Wednesday, June 29, 2011

Spokane nursing home investigated after dehydrated patient dies

Posted By on Wed, Jun 29, 2011 at 2:05 PM

click to enlarge franklinhills.jpg
Staff at a Spokane nursing home with a history of problems failed to monitor and give enough fluids to a dehydrated resident, who subsequently died, according to state records obtained today by The Inlander.

The facility, Franklin Hills Health and Rehabilitation Center, is prohibited from accepting new patients until state regulators are satisfied the nursing home has addressed its substandard care. Regulators have also imposed a $3,000 fine.

Franklin Hill is operated by Milwaukee-headquartered Extendicare, which owns 264 care centers in North America, including Cherrywood Place in north Spokane, the Gardens in Spokane Valley and Ivy Court and Lacrosse Health and Rehabilitation Center in Coeur d'Alene.

“They [at Franklin Hills] have a history of noncompliance,” says Shirlee Steiner, regional administrator for DSHS Residential Care Services, which inspects nursing homes and long-term care facilities for licensing. “At one point, they were a special care facility, and that’s where you have more frequent investigations … mandated by the federal government.”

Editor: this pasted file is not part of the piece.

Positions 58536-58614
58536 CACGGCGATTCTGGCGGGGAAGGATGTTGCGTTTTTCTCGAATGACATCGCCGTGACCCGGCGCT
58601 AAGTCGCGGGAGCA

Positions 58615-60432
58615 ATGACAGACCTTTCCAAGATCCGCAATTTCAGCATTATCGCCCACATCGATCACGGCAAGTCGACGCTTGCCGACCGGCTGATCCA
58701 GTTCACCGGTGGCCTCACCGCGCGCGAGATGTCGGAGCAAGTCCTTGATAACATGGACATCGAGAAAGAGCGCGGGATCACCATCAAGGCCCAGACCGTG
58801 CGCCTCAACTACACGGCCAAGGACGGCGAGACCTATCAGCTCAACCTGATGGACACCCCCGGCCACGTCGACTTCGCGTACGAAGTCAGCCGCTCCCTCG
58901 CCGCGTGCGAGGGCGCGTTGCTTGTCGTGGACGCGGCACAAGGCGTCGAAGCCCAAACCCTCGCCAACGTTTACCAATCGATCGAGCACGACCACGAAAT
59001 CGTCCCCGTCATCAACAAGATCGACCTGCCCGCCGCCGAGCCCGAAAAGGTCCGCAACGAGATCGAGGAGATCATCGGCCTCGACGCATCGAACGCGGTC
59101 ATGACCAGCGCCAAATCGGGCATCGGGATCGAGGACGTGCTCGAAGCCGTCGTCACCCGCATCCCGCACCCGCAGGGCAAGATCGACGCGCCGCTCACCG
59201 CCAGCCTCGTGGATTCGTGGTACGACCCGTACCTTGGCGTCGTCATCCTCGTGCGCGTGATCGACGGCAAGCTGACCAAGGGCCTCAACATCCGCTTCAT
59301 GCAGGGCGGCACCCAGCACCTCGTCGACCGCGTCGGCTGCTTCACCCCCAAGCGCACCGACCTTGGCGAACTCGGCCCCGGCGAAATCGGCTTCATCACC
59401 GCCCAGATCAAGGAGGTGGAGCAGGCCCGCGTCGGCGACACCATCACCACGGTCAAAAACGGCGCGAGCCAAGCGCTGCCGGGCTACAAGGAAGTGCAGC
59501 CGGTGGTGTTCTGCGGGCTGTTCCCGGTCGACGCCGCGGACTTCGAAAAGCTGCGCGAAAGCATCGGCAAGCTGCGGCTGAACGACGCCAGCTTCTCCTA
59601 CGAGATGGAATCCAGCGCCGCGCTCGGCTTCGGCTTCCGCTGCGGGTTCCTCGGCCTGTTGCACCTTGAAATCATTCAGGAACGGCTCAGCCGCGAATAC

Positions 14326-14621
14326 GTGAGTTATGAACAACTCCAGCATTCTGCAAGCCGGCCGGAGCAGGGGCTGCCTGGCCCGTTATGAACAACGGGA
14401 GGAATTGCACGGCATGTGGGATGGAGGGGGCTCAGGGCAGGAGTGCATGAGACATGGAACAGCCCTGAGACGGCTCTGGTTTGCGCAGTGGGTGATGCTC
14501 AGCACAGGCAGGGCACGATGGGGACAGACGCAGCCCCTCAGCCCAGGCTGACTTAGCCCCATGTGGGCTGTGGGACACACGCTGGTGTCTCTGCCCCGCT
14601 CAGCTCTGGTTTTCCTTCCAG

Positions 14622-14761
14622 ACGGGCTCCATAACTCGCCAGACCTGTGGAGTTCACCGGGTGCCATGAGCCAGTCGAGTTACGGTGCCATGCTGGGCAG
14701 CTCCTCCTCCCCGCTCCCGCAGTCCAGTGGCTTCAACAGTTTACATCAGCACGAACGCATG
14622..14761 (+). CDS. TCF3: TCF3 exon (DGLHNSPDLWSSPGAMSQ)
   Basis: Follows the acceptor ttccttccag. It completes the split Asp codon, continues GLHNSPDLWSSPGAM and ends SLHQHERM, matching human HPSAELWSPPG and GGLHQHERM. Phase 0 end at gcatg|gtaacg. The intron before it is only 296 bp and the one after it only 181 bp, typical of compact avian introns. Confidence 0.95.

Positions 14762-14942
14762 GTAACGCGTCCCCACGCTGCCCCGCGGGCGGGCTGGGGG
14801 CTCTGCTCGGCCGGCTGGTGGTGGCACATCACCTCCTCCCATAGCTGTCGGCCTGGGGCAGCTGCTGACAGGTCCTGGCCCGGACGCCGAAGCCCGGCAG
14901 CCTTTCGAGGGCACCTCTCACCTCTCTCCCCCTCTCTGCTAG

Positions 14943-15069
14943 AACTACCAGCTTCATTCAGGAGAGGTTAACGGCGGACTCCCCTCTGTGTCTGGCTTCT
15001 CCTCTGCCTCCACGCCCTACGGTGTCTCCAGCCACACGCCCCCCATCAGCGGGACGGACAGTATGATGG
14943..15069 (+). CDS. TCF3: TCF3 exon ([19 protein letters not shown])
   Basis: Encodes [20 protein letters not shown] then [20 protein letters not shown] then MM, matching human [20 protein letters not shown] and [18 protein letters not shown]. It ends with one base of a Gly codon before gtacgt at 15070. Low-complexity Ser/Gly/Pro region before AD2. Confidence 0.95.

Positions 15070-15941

In this latest incident, an unidentified patient was admitted to the facility for rehab after several falls, according to state records. On June 3, he became ill and two nurses noticed the change in his condition, asking a third nurse to follow up. That nurse, identified only as "Staff B" in records, failed to further evaluate the man or contact a doctor.

The following day, June 4, a nursing assistant told Staff B that the patient hadn’t urinated during the night or that day, records state. Staff B inserted a catheter, no urine was returned, and a doctor was notified. An IV was ordered and for the next 17 hours no one checked on how much fluid the patient was getting.

At 5:45 am on June 5, the patient was found vomiting and in respiratory distress. Someone called 911 and the patient was taken to a hospital where he was diagnosed with septic shock, pneumonia, kidney failure and respiratory failure. He died later that day. Follow-up investigation later determined the patient didn't receive the prescribed amount of fluid.

Trent Cunningham, administrator of Franklin Hills Health and Rehabilitation Center, tells The Inlander in a written statement:

“Our primary concern is, and has always been, the health and well-being of our residents. Due to privacy laws, we are unable to provide specific details regarding the services provided to any resident in our care. As is their standard practice, the state will return to the center to verify that we have addressed their concerns appropriately.”

Franklin Hills was the subject of a 2007 Spokesman-Review article, which noted the facility then had the worst record in the county for resident care. The facility’s problems in 2006 resulted in $4,500 in fines as well as a “stop-placement” order on new patients.

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